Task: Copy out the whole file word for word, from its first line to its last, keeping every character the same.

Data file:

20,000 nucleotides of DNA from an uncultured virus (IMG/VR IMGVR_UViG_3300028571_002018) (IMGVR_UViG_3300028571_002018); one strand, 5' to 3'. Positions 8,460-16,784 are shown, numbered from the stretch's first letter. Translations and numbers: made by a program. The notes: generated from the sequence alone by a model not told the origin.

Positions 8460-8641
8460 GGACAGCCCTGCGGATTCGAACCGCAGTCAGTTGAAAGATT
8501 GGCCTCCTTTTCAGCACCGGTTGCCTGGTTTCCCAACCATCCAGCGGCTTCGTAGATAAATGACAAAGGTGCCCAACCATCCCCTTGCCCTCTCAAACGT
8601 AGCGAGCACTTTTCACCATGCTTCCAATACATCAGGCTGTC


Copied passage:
20,000 nucleotides of DNA from an uncultured virus (IMG/VR IMGVR_UViG_3300028571_002018) (IMGVR_UViG_3300028571_002018); one strand, 5' to 3'. Positions 8,460-16,784 are shown, numbered from the stretch's first letter. Translations and numbers: made by a program. The notes: generated from the sequence alone by a model not told the origin.

Positions 8460-8641
8460 GGACAGCCCTGCGGATTCGAACCGCAGTCAGTTGAAAGATT
8501 GGCCTCCTTTTCAGCACCGGTTGCCTGGTTTCCCAACCATCCAGCGGCTTCGTAGATAAATGACAAAGGTGCCCAACCATCCCCTTGCCCTCTCAAACGT
8601 AGCGAGCACTTTTCACCATGCTTCCAATACATCAGGCTGTC